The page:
Background: Effective malaria control requires information about intensity of transmission across large areas and populations. Estimates based on entomological factors lack precision and are not cost-effective to obtain. We tested altitude and rainfall measurements as correlates of transmission intensity in different ecological settings.
Methods: We conducted 2 cross-sectional surveys of approximately 12,000 people (1-45 years old) in 6 altitude transects (150-1800 m) in the Kilimanjaro and Tanga regions of Tanzania. Data were analyzed for associations with altitude and rainfall estimates by use of appropriate regression models.
Results: Plasmodium falciparum prevalence showed a negative relationship with altitude (19% and 21% decrease/100-m altitude increase, respectively, in children in Kilimanjaro and Tanga) and rainfall during the 3 months before the survey (46% decrease/100-mm rainfall increase in children in Kilimanjaro). Mean hemoglobin concentrations increased with altitude (0.05 and 0.09 g/dL/100-m altitude increase, respectively, in children in Kilimanjaro and Tanga) and rainfall (0.17 g/dL/100-mm rainfall increase in children and adults in Kilimanjaro).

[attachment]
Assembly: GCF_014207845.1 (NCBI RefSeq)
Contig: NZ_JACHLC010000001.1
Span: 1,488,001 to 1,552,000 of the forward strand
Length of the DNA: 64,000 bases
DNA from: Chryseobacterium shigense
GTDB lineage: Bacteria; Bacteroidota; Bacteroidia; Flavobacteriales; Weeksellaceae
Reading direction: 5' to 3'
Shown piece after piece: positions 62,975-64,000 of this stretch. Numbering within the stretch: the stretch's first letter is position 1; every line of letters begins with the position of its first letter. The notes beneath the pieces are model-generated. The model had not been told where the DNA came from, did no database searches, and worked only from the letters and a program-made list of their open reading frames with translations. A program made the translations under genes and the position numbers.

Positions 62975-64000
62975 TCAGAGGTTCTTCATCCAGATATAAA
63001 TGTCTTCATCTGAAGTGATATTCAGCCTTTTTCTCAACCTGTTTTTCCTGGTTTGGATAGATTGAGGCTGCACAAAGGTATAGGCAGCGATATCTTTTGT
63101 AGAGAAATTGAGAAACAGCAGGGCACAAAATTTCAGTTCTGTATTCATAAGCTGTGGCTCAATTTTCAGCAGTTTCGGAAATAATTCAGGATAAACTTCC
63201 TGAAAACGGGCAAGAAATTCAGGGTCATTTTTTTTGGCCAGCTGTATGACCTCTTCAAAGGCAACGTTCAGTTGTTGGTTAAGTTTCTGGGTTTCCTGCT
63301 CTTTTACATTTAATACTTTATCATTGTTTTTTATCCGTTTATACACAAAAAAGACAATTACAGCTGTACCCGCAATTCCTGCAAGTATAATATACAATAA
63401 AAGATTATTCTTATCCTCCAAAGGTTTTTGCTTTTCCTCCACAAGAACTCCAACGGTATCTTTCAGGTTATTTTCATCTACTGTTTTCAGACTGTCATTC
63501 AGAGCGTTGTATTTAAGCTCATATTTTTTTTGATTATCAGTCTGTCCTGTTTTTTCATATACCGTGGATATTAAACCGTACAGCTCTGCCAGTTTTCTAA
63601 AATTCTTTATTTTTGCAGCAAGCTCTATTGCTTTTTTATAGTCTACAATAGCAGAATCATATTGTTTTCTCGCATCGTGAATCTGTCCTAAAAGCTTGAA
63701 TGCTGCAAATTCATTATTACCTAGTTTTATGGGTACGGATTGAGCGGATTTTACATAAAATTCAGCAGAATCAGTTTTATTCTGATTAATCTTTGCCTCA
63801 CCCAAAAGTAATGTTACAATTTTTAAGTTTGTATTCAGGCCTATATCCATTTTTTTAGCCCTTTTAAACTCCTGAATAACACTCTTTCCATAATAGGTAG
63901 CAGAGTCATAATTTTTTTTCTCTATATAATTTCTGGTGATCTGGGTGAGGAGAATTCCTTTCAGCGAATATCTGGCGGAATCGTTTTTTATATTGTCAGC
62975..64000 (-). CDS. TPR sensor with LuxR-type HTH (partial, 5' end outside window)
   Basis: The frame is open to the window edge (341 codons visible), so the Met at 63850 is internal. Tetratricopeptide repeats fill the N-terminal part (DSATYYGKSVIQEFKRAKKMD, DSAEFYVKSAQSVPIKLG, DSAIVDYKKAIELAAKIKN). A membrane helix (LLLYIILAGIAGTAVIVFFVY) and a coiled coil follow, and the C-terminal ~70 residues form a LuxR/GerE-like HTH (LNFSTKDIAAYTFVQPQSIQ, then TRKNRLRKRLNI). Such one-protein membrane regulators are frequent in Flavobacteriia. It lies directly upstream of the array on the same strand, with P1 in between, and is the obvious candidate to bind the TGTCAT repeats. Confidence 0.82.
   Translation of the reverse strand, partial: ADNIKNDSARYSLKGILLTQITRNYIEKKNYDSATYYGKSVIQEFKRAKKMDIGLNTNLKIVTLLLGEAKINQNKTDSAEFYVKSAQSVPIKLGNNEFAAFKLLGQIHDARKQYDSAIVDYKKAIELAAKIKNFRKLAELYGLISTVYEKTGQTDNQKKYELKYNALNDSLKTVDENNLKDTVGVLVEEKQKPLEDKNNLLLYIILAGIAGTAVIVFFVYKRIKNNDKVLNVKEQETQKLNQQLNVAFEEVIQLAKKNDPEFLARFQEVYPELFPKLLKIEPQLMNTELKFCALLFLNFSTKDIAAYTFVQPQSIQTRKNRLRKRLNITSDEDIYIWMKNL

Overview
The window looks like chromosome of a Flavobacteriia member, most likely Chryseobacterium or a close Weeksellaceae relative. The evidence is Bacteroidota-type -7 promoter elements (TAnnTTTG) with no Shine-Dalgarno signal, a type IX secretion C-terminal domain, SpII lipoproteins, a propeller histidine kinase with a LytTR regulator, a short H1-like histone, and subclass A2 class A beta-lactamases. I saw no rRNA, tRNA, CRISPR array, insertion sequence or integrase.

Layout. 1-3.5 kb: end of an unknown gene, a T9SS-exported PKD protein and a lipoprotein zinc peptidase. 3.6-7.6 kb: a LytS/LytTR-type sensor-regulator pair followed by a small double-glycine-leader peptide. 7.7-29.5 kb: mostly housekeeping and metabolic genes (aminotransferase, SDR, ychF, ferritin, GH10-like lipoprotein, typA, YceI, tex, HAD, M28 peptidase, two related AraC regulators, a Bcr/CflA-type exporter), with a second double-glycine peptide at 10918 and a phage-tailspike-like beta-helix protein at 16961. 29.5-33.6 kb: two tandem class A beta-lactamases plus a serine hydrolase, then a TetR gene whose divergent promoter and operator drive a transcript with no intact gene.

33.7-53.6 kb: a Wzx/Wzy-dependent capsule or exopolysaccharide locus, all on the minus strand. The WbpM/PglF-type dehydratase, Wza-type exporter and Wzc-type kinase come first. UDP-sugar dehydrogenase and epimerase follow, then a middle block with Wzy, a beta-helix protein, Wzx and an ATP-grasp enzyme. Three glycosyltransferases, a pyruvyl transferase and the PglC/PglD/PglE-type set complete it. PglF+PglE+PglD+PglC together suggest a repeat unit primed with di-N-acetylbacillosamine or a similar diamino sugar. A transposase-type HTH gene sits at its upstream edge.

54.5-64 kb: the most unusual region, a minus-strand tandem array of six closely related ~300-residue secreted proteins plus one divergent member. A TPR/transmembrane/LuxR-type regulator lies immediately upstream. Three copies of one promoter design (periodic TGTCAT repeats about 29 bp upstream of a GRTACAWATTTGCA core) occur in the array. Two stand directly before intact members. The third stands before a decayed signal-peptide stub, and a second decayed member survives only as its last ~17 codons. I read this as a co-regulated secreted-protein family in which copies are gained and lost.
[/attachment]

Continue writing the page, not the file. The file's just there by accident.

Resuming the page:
Discussion: Altitude and rainfall were correlated with parasite prevalence and mean hemoglobin concentration; however, the relationship varied according to ecological setting. Climatological variables alone cannot predict malarial outcomes. Local variations in seasonality of malaria transmission--together with vector species composition, topography, host and parasite genetics, and socioeconomic factors--may influence malaria prevalence.